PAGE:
The second jhāna is like a lake with a spring of water at the base of the lake. There are no rivers coming into the lake, but rain falls regularly, which keeps the spring going, and the spring water wells up to fill the lake with its coolness. The water here stands for pleasure, while the welling up of the water, the movement of the water, stands for rapture. That’s the analogy for the second jhāna.

In the third jhāna, he says, you have a lake of still water, because the rapture is gone. In this lake there are lotuses, and some of the lotuses have not come up above the surface of the water yet. They’re immersed in the water and they’re saturated from their roots to the tips of their buds with the cool water of the lake. That’s the analogy for the third jhāna.

The fourth jhāna is like a man sitting covered by a white cloth, with no part of his body not covered with the white cloth.

Now you’ll notice in these analogies that water is equivalent to pleasure, the movement of the water stands for rapture, and as I said earlier in the analogy for the first jhāna, the bathman stands for directed thought and evaluation. That’s the only analogy in which you have a conscious agent doing something. Also, in the second analogy, the movement of the water is totally surrounded by the water of the lake, unlike the bathman who was a little bit separated from the water. In the same way, in the second jhāna there’s a sense of total oneness, being surrounded by the breath. In the first jhāna, there’s a sense that the breath is there and you’re right here, behind it or to one side of it, but now the breath surrounds you. Your awareness is one with the breath. In the analogy for the fourth jhāna, there’s no water, and no movement: full equanimity.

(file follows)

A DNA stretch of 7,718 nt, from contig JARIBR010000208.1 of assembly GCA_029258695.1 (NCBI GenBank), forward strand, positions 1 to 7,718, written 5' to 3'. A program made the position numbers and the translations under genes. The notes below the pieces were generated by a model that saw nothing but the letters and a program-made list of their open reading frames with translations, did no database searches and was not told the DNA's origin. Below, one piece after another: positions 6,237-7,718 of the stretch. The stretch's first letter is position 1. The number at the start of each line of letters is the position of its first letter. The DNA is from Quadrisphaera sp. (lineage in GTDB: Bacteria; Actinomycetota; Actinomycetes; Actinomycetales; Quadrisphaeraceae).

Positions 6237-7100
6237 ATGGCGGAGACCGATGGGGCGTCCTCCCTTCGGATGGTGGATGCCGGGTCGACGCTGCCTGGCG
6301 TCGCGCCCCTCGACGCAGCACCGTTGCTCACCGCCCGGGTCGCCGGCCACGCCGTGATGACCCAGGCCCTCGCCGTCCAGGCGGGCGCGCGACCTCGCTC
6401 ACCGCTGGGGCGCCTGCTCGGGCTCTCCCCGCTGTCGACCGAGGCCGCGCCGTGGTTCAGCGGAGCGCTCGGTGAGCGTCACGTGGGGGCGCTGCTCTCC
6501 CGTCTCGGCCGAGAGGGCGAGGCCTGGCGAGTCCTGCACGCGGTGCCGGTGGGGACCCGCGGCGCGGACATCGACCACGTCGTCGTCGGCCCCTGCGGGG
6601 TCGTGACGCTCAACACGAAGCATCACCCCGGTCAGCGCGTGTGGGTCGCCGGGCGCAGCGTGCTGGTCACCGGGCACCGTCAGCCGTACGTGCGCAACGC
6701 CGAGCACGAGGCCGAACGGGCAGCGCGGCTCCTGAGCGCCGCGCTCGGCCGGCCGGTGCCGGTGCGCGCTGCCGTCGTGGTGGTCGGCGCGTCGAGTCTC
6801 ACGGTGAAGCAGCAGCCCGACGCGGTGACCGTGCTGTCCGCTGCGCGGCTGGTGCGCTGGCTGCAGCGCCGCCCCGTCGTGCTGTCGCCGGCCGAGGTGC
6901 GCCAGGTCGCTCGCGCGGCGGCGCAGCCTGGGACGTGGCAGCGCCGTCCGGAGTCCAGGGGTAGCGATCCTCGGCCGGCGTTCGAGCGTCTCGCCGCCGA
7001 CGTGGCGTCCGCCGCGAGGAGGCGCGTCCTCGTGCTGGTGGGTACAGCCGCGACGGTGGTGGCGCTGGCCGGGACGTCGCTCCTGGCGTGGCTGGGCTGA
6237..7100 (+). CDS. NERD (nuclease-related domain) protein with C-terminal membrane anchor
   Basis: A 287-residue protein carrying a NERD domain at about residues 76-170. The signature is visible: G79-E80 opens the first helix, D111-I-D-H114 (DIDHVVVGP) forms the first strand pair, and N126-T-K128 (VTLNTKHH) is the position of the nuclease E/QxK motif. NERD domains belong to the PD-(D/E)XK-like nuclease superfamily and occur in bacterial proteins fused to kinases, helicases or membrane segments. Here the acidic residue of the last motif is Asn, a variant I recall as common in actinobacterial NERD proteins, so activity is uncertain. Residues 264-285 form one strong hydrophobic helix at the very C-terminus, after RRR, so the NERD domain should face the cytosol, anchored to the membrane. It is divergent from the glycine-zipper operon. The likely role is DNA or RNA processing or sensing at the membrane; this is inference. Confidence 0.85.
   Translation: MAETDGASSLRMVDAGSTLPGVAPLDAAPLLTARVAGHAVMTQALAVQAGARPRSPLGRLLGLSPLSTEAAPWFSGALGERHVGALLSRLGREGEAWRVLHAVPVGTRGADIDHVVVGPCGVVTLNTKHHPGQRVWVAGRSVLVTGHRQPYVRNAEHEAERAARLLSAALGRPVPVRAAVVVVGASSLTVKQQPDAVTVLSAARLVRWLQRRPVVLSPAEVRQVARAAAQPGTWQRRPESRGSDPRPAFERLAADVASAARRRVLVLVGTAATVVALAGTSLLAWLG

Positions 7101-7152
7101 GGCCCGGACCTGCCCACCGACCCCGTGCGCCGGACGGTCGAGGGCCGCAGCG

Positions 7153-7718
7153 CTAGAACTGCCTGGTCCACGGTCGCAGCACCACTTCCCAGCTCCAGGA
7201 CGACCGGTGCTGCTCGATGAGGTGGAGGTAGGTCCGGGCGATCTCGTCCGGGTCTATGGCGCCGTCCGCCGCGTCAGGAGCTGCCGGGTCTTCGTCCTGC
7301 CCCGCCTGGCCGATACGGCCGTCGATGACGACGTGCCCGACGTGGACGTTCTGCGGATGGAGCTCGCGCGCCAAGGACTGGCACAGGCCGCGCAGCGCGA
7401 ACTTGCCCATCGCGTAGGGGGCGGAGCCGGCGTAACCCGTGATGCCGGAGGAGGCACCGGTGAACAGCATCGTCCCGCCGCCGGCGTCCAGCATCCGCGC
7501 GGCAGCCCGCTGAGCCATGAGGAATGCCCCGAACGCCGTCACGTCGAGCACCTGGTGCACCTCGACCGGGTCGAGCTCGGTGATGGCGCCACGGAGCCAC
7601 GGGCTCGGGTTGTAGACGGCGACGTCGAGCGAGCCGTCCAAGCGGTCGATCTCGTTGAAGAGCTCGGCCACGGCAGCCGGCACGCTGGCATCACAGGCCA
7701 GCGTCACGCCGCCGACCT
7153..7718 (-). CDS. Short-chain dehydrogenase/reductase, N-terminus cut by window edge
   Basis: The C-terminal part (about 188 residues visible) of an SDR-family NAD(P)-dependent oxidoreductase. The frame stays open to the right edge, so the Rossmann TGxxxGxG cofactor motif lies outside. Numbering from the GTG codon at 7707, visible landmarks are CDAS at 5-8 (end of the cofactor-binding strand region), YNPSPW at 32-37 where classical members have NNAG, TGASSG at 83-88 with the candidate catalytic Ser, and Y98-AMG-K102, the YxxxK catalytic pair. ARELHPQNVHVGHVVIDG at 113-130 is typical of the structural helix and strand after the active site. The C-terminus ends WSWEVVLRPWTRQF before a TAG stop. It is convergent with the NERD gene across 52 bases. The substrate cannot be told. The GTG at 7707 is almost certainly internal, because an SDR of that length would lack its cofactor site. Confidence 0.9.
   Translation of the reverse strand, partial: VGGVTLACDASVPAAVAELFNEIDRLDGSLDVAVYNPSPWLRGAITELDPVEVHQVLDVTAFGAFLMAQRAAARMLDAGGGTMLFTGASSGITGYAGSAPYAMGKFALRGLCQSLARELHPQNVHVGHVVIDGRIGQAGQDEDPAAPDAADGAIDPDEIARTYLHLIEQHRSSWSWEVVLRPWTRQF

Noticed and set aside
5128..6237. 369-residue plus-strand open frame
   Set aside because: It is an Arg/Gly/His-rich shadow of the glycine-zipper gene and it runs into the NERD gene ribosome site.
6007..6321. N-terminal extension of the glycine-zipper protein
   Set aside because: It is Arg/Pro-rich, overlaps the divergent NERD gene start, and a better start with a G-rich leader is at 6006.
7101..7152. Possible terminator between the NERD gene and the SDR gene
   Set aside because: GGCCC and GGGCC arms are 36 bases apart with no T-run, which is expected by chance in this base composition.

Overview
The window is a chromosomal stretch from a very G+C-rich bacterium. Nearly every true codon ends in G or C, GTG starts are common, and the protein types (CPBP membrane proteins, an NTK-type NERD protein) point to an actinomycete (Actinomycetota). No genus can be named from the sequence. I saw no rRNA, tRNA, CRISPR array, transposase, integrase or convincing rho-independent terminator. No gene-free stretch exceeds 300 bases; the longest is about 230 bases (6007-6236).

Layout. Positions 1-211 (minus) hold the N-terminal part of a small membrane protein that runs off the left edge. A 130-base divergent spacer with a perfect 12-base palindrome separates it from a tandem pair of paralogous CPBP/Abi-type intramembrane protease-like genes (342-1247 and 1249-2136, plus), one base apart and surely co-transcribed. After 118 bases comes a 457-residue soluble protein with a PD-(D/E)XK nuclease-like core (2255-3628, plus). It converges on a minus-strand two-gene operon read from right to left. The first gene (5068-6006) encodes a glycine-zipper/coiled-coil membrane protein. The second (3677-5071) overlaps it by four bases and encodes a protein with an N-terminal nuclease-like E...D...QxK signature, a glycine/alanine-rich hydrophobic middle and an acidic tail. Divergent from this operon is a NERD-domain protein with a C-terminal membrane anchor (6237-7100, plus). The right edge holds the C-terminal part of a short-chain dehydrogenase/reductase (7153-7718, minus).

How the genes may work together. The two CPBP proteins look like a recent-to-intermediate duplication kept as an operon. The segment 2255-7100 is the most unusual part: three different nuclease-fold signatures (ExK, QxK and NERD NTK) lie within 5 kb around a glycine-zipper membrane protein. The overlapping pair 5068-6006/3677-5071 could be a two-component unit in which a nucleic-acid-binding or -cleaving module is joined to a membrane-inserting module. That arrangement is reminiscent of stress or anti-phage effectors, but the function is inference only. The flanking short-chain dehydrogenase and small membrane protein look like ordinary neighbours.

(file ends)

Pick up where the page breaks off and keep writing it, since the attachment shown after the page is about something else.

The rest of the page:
So those are the analogies for the jhānas.

As the Buddha said, jhāna has four uses, and three of them are relevant here. The first is for a pleasant abiding, the second is for developing psychic powers, and the third is for mindfulness and alertness. The fourth use is for ending defilement, which is the goal of the path.